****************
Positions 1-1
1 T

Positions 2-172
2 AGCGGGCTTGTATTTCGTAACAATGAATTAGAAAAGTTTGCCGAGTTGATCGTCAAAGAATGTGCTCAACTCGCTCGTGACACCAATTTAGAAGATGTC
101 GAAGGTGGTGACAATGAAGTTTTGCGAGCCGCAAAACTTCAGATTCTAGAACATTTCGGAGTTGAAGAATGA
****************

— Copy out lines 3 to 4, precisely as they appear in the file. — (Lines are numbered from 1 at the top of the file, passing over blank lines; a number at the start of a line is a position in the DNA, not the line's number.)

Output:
Positions 2-172
2 AGCGGGCTTGTATTTCGTAACAATGAATTAGAAAAGTTTGCCGAGTTGATCGTCAAAGAATGTGCTCAACTCGCTCGTGACACCAATTTAGAAGATGTC